RT Training in Portland, August 2, 2005

             Only three weeks left to sign up for
                     RT training at OSCON
                       Portland, Oregon
                        August 2, 2005

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RT (Request Tracker), a flexible ticketing system, is one of those
products that makes addicts out of normally staid sysadmins and
developers. It is a powerful tool to have in your arsenal for
organizing yourself and your company. This tutorial takes you on a
roller coaster ride through many of RT’s nooks and crannies,
showing you how you can extend and embrace it–whatever your needs
may be. Everything from “Enterprise Class Trouble Ticketing” (and
what that means), through helpdesks, bugtracking, all the way down
to personal grocery lists will be covered, with side trips into the
land of alternate user interfaces, report generation, localization,
and internationalization.

Highlights involve using RT as an application platform, tweaking
the system for lightning-fast performance, and transparently
integrating RT into your workflow. The customizations of several
major sites will be demonstrated, as well as revealing some large
companies you deal with every day who use RT. This session includes
updates for the new technologies available in RT 3.4.

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       Don't Miss the 7th Annual Open Source Convention
                Tim O'Reilly - Nat Torkington

As we write this letter, interesting things are happening in the
open source world. The burgeoning Linux vendor industry is facing
its first challenge from beneath as companies like SpikeSource,
SourceLabs, and Optaros compete with them for support
contracts. Who will win, and what will the open source community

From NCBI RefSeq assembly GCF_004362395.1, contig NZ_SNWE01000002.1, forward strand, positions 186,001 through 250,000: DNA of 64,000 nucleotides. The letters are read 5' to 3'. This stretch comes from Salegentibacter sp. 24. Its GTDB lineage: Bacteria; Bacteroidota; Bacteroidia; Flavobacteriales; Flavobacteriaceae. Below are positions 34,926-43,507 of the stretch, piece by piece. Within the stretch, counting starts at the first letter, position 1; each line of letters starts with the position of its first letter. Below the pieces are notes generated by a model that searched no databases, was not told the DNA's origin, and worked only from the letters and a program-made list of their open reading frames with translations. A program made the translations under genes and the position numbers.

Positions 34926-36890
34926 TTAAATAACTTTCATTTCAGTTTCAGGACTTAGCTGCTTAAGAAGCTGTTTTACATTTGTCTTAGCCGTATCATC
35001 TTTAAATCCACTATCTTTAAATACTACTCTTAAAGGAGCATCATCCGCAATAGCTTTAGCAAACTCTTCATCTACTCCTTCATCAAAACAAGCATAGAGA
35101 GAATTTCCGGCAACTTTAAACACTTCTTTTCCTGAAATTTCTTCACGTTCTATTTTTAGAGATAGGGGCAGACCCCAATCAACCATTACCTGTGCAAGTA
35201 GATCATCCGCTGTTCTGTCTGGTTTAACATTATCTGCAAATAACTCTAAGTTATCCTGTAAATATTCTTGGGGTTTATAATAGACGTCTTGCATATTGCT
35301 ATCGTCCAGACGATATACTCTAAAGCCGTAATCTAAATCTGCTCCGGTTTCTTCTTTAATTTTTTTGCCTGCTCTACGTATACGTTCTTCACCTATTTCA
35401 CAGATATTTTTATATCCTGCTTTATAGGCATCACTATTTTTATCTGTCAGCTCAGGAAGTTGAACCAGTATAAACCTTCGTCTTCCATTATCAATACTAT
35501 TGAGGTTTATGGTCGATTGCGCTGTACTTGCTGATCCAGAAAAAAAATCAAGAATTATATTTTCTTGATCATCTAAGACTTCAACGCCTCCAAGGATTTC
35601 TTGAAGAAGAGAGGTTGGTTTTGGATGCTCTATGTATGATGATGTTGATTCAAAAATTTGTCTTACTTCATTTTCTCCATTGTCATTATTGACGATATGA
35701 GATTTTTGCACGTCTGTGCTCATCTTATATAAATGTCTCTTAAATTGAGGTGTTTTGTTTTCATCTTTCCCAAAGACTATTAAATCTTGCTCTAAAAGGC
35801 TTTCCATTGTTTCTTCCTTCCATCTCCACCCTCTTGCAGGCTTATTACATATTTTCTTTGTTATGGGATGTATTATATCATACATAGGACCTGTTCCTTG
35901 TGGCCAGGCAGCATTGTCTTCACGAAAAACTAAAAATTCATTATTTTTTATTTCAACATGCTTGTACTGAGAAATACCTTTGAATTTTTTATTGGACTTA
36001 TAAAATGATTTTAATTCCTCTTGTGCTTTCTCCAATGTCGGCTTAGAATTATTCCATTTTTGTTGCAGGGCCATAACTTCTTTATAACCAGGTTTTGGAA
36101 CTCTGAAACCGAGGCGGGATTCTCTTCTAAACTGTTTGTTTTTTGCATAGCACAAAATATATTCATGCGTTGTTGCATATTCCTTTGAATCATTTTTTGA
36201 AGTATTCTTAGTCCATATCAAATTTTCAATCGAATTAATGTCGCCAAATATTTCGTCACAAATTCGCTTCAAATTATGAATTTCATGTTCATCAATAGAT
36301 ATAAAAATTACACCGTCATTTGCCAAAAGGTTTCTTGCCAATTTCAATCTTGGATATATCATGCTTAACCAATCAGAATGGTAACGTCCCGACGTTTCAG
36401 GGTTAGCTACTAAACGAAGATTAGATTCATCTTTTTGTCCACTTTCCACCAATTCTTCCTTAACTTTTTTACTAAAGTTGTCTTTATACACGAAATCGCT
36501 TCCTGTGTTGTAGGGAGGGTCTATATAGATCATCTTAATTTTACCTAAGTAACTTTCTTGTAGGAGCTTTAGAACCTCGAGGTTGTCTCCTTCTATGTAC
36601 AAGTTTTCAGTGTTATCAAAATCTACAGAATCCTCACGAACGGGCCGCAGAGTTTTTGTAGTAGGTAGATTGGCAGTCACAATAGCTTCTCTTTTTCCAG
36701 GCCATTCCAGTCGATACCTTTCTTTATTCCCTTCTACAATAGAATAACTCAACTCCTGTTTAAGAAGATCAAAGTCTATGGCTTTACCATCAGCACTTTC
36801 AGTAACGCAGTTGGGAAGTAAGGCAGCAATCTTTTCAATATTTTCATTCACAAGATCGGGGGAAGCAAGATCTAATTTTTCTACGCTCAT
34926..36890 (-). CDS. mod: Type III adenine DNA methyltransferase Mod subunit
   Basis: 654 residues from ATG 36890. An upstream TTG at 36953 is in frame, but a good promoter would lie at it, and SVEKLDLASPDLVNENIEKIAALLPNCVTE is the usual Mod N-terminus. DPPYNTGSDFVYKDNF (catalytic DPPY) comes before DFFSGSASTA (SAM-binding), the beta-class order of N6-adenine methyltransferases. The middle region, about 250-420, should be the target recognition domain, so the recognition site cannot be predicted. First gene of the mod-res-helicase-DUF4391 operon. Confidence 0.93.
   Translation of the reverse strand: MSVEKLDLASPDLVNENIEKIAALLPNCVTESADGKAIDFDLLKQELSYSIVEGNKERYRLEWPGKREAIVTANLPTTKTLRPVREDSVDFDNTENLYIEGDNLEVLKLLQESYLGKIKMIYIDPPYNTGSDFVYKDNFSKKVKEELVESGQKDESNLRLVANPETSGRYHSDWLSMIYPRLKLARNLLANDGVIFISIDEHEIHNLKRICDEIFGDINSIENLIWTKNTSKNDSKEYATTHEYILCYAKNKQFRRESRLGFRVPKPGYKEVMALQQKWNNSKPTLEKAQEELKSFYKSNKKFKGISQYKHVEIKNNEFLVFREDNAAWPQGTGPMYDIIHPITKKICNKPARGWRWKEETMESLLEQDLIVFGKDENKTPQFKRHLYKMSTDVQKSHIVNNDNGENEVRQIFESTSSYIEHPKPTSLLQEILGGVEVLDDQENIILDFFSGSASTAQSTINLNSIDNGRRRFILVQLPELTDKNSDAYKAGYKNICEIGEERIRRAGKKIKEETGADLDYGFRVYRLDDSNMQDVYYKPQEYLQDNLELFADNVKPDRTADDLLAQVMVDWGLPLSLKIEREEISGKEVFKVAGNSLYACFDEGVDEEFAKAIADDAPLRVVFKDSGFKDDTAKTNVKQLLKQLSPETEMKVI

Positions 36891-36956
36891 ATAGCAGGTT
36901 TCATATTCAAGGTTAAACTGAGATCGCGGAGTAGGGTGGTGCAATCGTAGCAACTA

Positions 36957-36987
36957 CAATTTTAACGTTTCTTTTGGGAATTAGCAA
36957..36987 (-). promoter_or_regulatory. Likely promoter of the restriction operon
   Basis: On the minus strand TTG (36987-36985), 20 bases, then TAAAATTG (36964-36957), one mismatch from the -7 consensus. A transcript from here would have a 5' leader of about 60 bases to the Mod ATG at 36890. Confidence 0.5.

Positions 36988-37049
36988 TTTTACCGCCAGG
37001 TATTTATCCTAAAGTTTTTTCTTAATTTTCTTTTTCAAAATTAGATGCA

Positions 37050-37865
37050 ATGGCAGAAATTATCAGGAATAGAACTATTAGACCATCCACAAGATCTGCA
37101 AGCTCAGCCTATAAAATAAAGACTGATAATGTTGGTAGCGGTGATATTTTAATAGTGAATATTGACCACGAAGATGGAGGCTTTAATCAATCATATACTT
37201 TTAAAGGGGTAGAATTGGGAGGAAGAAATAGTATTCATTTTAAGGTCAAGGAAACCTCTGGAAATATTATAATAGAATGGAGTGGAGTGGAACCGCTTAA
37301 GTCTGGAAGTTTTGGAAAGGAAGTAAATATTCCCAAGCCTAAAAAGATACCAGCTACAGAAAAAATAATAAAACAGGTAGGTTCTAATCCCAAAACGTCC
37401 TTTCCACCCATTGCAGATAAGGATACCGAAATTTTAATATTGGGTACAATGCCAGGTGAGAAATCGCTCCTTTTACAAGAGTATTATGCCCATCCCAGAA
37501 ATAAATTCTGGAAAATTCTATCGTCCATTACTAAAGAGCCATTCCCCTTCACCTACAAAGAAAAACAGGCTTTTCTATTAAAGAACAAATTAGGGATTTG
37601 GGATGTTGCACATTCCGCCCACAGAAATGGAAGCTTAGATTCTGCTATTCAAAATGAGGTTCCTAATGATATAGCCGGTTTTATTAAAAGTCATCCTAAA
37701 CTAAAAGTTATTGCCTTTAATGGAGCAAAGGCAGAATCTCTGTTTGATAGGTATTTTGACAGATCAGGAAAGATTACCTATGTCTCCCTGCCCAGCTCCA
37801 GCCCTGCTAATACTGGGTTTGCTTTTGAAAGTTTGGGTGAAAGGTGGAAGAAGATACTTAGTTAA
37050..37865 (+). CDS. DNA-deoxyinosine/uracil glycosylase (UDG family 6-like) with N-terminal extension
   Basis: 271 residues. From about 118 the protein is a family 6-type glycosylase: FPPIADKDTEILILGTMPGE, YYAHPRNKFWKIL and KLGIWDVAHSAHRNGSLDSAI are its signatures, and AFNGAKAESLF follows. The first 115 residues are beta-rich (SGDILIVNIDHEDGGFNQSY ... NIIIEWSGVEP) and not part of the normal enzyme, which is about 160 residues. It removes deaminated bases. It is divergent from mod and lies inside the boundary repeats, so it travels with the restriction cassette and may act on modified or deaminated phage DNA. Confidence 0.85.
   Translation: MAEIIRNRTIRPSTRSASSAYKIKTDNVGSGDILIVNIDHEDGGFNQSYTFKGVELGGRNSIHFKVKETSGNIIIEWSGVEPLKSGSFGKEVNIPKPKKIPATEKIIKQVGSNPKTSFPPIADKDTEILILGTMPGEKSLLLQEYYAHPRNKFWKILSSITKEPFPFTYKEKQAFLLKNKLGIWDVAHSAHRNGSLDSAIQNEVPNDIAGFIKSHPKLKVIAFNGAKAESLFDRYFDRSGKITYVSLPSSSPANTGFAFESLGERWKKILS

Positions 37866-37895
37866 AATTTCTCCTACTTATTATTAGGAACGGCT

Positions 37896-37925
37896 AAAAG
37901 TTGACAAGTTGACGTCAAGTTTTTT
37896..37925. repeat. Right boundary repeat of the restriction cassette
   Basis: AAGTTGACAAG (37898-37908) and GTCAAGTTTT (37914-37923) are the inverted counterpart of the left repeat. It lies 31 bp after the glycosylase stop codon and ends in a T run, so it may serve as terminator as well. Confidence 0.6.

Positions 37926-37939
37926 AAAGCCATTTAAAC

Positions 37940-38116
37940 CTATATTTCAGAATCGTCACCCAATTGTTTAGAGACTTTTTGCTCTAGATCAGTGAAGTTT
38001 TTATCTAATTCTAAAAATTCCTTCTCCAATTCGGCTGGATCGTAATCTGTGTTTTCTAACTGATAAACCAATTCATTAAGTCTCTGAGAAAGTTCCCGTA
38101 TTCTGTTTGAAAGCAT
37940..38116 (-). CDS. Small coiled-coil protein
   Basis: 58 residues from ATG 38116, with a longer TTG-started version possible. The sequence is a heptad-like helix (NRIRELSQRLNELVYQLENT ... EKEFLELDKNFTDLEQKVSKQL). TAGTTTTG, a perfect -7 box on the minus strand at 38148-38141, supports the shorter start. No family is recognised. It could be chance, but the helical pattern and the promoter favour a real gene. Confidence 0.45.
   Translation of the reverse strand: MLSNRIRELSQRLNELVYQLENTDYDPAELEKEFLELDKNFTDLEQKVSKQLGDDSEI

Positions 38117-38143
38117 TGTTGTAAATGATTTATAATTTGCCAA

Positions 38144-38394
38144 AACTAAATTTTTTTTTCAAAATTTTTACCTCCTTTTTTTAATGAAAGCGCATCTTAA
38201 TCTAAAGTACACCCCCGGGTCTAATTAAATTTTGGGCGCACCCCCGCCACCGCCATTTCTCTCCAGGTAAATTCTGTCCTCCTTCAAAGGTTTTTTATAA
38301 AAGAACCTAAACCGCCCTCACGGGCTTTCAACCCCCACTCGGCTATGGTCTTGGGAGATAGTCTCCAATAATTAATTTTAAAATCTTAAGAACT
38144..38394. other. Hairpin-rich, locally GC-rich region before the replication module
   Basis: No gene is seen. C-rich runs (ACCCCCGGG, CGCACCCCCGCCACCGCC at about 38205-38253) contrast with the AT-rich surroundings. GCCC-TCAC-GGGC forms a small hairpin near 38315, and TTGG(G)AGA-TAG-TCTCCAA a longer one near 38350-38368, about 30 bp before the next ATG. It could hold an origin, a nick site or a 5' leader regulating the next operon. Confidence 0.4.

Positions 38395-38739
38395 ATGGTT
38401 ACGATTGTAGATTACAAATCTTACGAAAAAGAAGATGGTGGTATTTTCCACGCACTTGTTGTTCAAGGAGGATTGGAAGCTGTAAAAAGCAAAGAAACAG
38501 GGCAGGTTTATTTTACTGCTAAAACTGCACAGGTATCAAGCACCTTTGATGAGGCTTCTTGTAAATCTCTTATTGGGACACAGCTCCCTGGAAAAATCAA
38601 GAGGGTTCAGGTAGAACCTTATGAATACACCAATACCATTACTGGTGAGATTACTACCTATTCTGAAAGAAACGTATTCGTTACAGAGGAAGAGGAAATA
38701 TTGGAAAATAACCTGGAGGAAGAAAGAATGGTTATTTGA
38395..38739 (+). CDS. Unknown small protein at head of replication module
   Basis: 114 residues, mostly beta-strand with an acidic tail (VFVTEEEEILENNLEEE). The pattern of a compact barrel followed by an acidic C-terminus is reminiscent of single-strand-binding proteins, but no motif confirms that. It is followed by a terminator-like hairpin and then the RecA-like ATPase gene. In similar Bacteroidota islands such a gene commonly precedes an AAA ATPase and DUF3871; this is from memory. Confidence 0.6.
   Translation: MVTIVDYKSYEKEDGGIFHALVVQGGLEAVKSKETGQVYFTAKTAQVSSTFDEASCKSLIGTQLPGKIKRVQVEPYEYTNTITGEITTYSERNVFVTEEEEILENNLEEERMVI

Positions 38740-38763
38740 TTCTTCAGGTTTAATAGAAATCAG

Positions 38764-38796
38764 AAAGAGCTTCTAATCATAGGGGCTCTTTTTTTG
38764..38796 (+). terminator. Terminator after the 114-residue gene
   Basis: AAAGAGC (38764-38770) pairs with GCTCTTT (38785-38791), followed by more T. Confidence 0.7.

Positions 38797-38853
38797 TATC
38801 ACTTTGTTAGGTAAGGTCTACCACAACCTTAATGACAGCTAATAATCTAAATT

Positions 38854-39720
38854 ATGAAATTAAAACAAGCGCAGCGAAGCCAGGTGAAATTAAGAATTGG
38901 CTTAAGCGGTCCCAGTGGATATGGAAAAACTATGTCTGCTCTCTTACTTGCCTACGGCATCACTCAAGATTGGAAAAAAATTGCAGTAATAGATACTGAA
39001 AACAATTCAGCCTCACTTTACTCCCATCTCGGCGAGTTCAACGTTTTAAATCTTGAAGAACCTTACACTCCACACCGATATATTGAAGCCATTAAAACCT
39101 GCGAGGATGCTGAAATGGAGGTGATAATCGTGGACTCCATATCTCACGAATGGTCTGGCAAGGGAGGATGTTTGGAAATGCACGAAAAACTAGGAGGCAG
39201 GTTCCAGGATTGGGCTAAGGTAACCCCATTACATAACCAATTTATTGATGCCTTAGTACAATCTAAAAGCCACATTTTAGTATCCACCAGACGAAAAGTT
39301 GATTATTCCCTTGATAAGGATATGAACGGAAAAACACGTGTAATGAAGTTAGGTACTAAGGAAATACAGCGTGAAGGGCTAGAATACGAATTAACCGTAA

gain or lose as a result?

Meanwhile interesting technology like Ruby on Rails and AJAX
(Asynchronous Javascript and XML) has turned the world of web apps
on its head. The web as we know it was built on HTML and some
combination of the LAMP stack. What web will emerge from AJAX’d
Rails, Plone, PHP, and Perl apps? And where’s Java in all of this?

And even at the bottom layers, the world is changing. Linux has
thrown out the BitKeeper source control system and is looking for
an open source replacement. Xen is spreading the virtualization
gospel to the Linux vendors. And Microsoft is open sourcing
software! Something is definitely afoot …

OSCON 2005 will explore these new trends in tutorials and sessions
from the people behind technology. We’re glad to welcome back
beloved presenters such as Damian Conway, Guido van Rossum, Rasmus
Lerdorf, and Robert (the r0ml) Lefkowitz, and present leaders like
David Heinemeier Hansson (Ruby on Rails), Jonathan Schwartz (Sun
Microsystems), and Kim Polese (SpikeSource) for the first time. As
well as new open source technology speakers, we’re proud to
introduce our first Open Source Business Review (OSBR). This
parallel conference looks at how open source affects IT and is a
great chance for you to meet the executives and thought leaders in
enterprise open source.


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